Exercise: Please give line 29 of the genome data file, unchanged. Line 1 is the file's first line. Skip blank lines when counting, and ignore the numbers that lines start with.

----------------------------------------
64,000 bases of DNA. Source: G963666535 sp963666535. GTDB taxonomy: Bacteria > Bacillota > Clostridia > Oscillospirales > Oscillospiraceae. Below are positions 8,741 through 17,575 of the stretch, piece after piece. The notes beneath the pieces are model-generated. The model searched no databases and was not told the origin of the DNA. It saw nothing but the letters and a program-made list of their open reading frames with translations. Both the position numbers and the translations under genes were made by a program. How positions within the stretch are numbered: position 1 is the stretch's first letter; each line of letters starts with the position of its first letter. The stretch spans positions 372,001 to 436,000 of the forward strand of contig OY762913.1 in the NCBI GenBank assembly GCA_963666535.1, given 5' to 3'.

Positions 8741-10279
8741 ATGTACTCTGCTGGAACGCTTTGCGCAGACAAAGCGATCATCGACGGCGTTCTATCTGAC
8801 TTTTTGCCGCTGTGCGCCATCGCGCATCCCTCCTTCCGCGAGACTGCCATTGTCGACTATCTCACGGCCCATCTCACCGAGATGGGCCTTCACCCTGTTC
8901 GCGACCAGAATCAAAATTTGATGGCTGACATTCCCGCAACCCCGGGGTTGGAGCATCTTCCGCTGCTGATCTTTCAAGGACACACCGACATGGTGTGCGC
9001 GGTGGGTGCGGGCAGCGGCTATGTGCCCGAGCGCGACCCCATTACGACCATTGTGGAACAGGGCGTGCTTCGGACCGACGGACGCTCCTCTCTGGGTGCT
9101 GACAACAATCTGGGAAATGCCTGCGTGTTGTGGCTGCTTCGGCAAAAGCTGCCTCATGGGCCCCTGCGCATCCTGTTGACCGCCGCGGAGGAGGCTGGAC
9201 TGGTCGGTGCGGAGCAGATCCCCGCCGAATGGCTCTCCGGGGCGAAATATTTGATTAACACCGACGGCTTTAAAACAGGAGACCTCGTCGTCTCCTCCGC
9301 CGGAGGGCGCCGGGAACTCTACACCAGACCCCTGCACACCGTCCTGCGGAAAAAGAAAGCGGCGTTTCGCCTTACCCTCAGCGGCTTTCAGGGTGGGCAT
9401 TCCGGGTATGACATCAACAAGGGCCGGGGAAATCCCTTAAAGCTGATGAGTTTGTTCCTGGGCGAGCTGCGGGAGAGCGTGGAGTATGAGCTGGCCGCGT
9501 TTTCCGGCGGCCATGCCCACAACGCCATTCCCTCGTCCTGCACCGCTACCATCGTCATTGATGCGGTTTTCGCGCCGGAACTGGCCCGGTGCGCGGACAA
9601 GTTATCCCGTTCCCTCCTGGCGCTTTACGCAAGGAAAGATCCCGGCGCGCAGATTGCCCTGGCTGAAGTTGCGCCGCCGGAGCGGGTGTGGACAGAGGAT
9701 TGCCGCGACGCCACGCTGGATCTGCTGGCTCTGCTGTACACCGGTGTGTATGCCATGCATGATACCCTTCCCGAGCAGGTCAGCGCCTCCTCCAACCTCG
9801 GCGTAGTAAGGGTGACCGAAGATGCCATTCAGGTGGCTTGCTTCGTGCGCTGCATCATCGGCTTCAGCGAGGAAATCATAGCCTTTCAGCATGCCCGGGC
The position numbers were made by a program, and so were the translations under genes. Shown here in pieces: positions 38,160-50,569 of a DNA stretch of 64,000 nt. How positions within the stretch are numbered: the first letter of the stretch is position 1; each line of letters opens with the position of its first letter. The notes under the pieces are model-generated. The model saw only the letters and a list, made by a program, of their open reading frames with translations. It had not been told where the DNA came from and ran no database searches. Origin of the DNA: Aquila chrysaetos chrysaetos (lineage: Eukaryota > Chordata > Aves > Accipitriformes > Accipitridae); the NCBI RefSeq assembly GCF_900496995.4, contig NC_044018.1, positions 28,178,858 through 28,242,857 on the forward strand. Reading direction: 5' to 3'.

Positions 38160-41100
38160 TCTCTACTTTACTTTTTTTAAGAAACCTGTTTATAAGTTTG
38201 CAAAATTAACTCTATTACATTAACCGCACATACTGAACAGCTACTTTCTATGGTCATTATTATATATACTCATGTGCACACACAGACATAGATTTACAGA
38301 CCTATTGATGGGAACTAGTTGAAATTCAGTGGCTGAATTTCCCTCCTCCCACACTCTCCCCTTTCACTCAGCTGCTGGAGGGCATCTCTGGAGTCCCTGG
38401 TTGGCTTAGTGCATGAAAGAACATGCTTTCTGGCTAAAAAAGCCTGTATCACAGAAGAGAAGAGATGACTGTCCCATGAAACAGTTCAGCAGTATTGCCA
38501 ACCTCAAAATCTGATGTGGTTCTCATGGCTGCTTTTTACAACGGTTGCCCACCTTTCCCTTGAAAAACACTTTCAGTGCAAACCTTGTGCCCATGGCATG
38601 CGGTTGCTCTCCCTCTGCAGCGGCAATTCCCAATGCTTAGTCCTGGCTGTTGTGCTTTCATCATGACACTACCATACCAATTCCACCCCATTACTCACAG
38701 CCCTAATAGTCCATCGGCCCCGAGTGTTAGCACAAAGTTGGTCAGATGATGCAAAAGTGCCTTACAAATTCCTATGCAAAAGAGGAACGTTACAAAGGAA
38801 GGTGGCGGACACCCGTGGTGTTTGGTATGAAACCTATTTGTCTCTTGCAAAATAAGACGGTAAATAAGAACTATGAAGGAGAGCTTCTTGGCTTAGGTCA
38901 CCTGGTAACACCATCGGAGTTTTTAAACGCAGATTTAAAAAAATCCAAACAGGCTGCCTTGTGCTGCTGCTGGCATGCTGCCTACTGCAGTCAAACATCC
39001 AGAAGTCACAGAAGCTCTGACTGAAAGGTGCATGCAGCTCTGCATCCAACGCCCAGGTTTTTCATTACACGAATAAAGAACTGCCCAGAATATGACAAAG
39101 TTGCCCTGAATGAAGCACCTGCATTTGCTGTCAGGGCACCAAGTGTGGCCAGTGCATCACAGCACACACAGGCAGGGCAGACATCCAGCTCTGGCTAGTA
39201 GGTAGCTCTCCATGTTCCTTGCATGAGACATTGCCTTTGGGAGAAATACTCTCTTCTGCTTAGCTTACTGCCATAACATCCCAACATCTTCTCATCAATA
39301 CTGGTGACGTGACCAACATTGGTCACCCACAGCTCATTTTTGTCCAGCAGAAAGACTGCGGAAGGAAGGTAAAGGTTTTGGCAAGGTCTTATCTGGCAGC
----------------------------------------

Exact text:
39301 CTGGTGACGTGACCAACATTGGTCACCCACAGCTCATTTTTGTCCAGCAGAAAGACTGCGGAAGGAAGGTAAAGGTTTTGGCAAGGTCTTATCTGGCAGC